Wednesday, March 23, 2011

STMicro's STMPE16M31 - A classic example of cumbersome power supply and signal level design.

STMicro's STMPE16M31 is a touch sensor IC that is designed to operate from one external power supply between 2.7 and 5.5V.  Great, right?  Well the dirty little secret on this thing is that its interface signals are scaled at 1.8V. 

Why not buffer these signals internally to match the input supply voltage of 2.7 to 5.5V?  That would make a lot more sense to me, considering I have this supply voltage available, which means I probably use it as a signal level.  Instead, they assume I have 1.8V signaling capabilities available.  If I had that, then I would probably have a 1.8V voltage supply I could power the device from - and it would be significantly more efficient than their internal regulator.  Also, the rail inside the IC is probably at a different voltage than the 1.8V level I use outside the device, which means my signal level will be slightly different as well - probably not an issue looking at the spec sheet, but it doesn't make me feel any better about the design.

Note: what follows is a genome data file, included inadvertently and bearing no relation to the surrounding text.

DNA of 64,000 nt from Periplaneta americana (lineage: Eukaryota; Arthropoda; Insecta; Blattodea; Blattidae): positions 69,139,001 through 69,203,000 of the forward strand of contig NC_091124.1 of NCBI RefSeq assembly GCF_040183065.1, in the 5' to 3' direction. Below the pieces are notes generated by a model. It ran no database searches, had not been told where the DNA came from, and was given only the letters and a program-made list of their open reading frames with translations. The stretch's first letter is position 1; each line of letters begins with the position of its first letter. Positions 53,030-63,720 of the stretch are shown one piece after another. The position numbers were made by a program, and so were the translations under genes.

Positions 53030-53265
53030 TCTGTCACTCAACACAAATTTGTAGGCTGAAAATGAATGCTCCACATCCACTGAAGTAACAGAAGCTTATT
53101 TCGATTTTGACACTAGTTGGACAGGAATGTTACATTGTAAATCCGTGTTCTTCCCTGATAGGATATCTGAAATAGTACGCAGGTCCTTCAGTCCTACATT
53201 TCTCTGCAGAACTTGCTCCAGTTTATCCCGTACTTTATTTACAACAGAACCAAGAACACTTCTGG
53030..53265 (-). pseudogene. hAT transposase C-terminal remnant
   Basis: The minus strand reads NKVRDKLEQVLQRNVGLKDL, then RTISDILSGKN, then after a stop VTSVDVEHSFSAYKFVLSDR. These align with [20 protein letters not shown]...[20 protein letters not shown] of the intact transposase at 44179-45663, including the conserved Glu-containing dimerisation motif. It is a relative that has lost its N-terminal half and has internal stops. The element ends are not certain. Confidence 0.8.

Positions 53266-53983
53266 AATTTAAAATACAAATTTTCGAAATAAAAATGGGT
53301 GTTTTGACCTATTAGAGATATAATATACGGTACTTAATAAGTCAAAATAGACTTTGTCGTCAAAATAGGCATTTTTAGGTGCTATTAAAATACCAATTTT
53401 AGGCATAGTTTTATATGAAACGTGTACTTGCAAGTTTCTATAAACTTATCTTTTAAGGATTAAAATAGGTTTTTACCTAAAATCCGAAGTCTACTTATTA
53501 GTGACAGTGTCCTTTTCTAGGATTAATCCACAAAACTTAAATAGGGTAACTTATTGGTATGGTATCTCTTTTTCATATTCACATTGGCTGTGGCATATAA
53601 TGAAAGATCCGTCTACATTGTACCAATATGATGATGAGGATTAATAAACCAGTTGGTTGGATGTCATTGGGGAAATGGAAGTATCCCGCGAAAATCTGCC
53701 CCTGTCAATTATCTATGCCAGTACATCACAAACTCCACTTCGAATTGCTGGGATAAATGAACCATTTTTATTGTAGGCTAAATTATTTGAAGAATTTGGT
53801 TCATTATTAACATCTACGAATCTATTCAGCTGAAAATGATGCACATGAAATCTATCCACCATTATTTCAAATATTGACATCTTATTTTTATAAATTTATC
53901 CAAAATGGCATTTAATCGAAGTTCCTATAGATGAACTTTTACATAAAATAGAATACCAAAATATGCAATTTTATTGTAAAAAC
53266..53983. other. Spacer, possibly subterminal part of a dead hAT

The part seems to work great, but I hate the complexity of making a design around it.

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